Article by Bernard Muhia the Director of Fern Poems
The Executive Director of the United Nations Office on Drugs and Crime, Mr. Antonio Maria Costa says that art is one of the most powerful advocacy tools to raise awareness and move people to take action. Whereas lectures and books are good in their respect, they are no match for the power of music, drama or poetry in disseminating crucial messages on human trafficking. The fact that art is often entertaining at its very core means that there is an extended attention span associated with it and an improved capacity to remember the message contained therein.
This brings me to my second point. Performance arts are most effective when the audience participates in the dissemination of the message. This is the reason why there are practicals in schools so that the students can learn by doing. This drastically increases their chances of deeply understanding and remembering what they have learnt. Therefore, art can be used as a means of providing a cultural and social voice where engagement by participants promotes their role as active and creative citizens.
Sanalimu Art Ensemble using percussion and narration to pass out counter trafficking message
Therefore, art can be used as a means of providing a cultural and social voice where engagement by participants promotes their role as active and creative citizens. This aspect of audience participation is a method we as Fern Poetry have used in our advocacy campaigns against human trafficking. Using poetry as our medium, we have been able to reach High School students who are in the most vulnerable age bracket for human trafficking. We have achieved this by reciting/reading poems for the students. The poems not only break down this issue into an understandable concept but they also use heavy imagery and empathy to appeal to the minds and hearts of the students thereby ensuring that the message truly gets home.
The Fern Poems educating students against human trafficking using poems
In an effort to ensure their participation in the process, we then ask the students to also write their own poems and essays on the topic of human trafficking as they understand it. I have some of these submissions with me and I hope to indulge you in sampling what the students have to say during the course of this symposium. As the students write their poems and essays, they sharpen their knowledge on the subject which further engraves the message in their minds and impresses upon them the need to also engage in creating further awareness on human trafficking to their peers and other networks.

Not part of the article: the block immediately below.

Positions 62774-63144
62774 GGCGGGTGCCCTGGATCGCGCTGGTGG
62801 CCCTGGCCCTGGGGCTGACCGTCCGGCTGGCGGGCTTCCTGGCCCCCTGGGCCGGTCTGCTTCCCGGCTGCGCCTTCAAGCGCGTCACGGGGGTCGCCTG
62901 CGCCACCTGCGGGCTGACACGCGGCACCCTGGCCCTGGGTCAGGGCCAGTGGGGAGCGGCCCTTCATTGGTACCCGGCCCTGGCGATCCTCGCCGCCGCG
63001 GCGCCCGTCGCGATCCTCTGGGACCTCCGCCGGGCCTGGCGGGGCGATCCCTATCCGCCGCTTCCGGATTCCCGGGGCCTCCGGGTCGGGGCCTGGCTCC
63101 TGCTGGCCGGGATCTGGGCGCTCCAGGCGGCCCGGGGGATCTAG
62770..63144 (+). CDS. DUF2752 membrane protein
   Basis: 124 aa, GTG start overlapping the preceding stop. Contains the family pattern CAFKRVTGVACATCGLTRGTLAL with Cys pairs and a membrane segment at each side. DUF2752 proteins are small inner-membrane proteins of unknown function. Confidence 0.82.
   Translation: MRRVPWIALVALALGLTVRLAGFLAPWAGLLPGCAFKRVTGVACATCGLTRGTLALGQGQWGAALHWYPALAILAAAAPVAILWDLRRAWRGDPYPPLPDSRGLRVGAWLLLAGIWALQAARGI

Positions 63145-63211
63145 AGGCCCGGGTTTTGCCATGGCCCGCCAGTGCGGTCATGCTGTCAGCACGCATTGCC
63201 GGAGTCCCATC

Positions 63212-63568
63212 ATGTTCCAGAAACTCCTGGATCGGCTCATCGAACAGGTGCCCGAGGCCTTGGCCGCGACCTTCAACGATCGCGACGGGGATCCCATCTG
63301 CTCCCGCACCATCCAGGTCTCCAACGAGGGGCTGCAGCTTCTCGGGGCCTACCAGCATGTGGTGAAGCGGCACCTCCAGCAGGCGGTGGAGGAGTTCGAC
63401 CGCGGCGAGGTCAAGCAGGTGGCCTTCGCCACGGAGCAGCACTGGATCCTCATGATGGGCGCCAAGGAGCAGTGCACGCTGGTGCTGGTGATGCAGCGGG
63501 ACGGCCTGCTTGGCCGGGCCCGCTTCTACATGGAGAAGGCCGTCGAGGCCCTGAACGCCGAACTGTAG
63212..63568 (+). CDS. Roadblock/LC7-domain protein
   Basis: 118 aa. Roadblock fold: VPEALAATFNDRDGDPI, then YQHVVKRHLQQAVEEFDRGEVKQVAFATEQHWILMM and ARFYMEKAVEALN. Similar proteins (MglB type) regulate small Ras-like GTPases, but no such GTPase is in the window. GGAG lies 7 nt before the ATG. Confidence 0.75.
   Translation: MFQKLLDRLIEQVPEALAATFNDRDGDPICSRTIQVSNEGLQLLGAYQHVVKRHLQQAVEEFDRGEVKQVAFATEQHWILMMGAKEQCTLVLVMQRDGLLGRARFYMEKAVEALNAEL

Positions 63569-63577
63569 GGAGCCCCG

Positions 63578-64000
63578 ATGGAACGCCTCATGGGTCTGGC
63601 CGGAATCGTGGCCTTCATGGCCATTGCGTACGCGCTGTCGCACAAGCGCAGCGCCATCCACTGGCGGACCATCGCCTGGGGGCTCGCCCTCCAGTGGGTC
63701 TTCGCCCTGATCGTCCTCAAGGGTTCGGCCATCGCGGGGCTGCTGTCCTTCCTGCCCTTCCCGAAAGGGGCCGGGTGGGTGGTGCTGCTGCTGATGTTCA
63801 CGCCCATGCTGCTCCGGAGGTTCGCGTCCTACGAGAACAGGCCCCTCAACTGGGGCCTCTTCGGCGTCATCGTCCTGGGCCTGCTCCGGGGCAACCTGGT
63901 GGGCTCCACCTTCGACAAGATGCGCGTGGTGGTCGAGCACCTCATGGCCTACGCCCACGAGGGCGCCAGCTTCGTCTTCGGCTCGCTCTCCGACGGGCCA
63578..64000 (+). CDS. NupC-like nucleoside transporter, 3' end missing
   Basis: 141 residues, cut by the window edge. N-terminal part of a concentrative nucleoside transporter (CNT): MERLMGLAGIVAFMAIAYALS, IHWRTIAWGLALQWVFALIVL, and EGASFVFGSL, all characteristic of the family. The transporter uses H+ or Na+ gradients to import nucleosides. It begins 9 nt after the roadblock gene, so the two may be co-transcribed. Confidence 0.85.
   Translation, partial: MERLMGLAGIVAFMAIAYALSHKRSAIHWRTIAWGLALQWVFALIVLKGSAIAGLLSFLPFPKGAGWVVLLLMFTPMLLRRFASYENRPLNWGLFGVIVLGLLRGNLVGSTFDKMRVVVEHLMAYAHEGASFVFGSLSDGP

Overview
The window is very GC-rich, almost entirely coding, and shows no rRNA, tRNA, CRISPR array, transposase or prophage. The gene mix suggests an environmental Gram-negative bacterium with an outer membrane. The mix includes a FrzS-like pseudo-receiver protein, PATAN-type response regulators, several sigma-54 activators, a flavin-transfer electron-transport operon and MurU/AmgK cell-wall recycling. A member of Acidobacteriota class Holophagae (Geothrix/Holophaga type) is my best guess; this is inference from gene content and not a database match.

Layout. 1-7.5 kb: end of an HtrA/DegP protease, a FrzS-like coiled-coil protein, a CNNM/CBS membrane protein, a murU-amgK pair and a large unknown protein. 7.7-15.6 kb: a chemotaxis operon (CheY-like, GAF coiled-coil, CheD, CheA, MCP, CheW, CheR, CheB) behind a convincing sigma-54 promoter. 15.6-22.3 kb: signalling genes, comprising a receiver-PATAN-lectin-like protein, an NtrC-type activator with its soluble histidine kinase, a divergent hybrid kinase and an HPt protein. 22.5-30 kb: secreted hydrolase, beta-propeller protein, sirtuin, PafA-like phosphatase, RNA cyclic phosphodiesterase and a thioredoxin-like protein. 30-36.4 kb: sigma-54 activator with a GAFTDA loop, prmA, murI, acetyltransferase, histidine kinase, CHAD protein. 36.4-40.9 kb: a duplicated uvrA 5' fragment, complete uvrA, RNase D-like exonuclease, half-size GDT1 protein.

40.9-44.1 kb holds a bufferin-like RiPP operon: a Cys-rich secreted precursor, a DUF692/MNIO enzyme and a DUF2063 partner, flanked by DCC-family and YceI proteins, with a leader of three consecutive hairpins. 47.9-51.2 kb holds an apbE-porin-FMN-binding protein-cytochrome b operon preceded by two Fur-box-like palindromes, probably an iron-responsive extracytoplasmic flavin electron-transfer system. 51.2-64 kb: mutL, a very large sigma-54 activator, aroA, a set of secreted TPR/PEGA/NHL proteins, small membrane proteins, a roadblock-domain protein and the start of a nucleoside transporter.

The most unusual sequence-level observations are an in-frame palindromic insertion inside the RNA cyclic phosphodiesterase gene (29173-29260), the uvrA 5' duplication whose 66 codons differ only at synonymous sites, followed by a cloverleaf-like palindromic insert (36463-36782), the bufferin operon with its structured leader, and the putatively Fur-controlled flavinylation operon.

Onyango from Kitale AIDS programme using humour to educate the public against human trafficking
In order to make the performance arts more effective in creating public awareness, always ensure that:
- The performance arts campaign has a broad support system. Ideally, the more people working on the awareness campaign, the greater the likelihood that it will be successful. In our case, involving the students by asking them to create their own poems about human trafficking means that there is an actual two-way exchange and that the students themselves also become agents of awareness creation.
- Secondly, ensure that there is room for all forms of art. Do not limit the performance to one form of art, say poetry, because you will have locked out other writers and singers as well as painters and sculptors. Even though the awareness campaign may have started with one form of art, make sure that it is open to all other forms of art.
- Thirdly, always make sure that there is a concise and consistent message throughout the campaign. Cross-check your facts and where possible, give the audience reference materials that they can use as they co-create artwork meant to promote awareness on human trafficking. The last thing we need is misinformation.
Among the various forms of art that organizations can use in their counter human trafficking programs include music concerts, exhibitions of photos, paintings, drawings and carvings, plays and dramas, poetry recitals and readings as well as holding competitions on these art forms.
In addition to all these, performance arts can also be used as a healing tool to rehabilitate survivors of human trafficking and especially child victims. Art helps them to express things that they may not be able to articulate or are too embarrassed or afraid to talk about. Art can thus be a therapeutic medium in the recovery of survivors.